New HUD Guidance on HCV Rent Reasonableness and Conversion Action
HUD has revised its restrictions on housing conversion actions and has released new guidance on rent reasonable requirements for the housing choice voucher program (HCV).
Notice PIH 2010-18 (HA), which was issued May 10, 2010 and supersedes Notice PIH 2009-51, says that if a property is undergoing a housing conversion action, any units occupied by residents on the date of the eligibility event who are not receiving vouchers may be considered assisted units if the owner chooses to continue to charge below-market rents to those families by offering lower rents, rent concessions, or other assistance. Therefore, those units will not be taken into consideration for purposes of rent reasonableness determinations.
In its earlier Notice PIH 2009-51, HUD said that if a multifamily property was undergoing a housing conversion action, any households choosing to remain at the property with their HCV assistance could not be charged more rent than households that did not qualify or chose not to accept HCV assistance, even if the owner was charging new households higher rents. HUD revisited this restriction because of the concerns raised by stakeholder groups who said that many non-voucher families in a conversion action are often long-time residents, many of whom are elderly and paying below-market rents prior to conversion action. In addition, HUD was aware of certain local laws that prohibited owners from increasing the rent of non-voucher residents following prepayments and opt-outs, and situations in which an owner may be prohibited from increasing the rents for certain non-voucher households as a result of a court order.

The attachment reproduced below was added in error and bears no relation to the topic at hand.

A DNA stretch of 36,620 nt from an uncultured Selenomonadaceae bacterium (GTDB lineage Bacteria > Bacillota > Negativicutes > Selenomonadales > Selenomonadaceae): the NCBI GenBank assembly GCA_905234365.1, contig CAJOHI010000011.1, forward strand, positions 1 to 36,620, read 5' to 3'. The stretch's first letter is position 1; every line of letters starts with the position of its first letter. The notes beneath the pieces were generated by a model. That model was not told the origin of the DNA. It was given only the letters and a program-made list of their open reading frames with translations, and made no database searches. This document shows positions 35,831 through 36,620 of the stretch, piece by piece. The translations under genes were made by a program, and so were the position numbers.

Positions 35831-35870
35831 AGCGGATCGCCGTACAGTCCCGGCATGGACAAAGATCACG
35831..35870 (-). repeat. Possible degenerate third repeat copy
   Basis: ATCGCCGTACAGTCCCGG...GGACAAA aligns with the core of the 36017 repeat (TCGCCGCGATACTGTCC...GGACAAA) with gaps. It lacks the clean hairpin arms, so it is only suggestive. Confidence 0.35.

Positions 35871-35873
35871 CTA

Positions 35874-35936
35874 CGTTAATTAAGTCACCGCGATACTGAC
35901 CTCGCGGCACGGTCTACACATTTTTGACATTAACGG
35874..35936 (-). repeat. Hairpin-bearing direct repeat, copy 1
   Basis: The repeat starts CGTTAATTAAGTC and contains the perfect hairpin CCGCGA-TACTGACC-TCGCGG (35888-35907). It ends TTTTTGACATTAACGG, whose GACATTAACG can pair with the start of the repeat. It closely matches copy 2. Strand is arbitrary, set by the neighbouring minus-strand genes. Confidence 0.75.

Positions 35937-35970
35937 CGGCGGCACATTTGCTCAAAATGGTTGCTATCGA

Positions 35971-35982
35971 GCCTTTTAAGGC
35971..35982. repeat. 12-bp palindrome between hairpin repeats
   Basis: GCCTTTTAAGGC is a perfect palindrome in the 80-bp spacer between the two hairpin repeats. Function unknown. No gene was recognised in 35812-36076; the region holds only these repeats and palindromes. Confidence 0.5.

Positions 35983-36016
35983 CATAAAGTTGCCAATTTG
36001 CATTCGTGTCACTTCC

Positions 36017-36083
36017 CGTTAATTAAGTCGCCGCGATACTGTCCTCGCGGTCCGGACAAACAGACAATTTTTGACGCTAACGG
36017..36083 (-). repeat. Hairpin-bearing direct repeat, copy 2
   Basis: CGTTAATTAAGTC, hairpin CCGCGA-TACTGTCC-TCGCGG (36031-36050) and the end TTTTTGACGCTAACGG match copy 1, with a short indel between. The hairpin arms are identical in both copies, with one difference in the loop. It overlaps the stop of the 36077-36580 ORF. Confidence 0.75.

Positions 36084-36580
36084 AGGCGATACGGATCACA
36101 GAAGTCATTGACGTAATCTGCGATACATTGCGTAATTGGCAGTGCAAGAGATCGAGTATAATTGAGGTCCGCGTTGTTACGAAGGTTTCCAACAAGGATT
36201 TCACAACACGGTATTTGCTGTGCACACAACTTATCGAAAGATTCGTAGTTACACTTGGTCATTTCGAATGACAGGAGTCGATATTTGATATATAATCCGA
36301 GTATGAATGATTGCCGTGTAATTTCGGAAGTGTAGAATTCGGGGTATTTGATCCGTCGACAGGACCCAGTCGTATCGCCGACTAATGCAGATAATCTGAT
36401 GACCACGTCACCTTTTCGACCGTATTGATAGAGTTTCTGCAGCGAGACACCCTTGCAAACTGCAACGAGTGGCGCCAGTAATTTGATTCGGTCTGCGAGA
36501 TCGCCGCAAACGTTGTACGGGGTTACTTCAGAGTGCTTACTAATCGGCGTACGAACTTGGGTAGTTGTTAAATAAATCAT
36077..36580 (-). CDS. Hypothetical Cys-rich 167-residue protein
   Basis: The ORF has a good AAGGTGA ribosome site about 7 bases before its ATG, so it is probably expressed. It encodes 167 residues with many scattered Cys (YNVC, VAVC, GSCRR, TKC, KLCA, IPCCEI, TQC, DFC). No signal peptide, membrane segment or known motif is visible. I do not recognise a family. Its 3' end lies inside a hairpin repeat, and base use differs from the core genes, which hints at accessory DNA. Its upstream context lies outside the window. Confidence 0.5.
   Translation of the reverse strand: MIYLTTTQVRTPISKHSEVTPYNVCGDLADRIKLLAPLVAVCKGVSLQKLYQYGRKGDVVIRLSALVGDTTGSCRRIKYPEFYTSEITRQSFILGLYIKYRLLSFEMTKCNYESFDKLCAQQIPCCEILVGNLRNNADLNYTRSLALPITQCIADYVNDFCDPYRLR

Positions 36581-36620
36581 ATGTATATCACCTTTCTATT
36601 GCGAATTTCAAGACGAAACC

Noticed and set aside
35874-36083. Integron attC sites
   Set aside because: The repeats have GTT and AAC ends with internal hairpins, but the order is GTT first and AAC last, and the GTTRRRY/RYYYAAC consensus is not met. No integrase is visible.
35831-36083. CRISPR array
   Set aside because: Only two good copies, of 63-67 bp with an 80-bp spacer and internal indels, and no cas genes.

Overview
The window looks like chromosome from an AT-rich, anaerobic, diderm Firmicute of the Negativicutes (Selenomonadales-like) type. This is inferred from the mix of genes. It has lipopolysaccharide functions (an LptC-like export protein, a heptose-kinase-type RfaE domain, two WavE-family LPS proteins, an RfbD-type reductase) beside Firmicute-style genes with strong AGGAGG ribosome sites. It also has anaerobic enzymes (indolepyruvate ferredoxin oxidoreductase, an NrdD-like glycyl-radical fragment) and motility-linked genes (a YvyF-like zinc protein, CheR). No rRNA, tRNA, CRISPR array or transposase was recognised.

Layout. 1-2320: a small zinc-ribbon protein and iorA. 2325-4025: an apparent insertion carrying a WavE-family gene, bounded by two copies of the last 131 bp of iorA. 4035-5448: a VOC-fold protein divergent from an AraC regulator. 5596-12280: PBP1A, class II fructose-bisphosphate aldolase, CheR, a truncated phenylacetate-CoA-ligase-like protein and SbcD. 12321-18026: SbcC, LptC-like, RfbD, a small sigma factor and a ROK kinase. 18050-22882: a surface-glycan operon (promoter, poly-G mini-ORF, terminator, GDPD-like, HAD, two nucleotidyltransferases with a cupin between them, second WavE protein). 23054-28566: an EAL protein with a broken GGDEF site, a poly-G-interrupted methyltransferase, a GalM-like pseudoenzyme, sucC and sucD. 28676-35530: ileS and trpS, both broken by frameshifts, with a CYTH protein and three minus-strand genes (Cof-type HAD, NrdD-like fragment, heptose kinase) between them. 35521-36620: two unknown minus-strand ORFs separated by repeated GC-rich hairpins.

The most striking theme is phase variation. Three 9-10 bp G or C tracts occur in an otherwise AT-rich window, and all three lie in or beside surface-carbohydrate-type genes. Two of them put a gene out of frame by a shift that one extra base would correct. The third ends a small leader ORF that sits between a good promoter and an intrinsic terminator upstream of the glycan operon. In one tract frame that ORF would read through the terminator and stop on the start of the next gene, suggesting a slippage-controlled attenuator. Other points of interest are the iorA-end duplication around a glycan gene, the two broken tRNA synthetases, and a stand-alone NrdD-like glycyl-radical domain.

The recent notice also broadens the definition of “assisted units” under federal, state, or local government to include: (a) units where the rents or rent increases are controlled or restricted by a court order not applying to voucher participants; and (b) units occupied by non-voucher households at properties undergoing a conversion action where the owner is offering below-market rents.
PRACTICAL POINTER: One example of a housing conversion action is if an owner decides to opt out of or not renew his Section 8 project-based contract. HUD will provide tenant-based rental assistance to help eligible residents affected by a conversion action, depending on the action, by offering either regular voucher assistance or enhanced voucher assistance.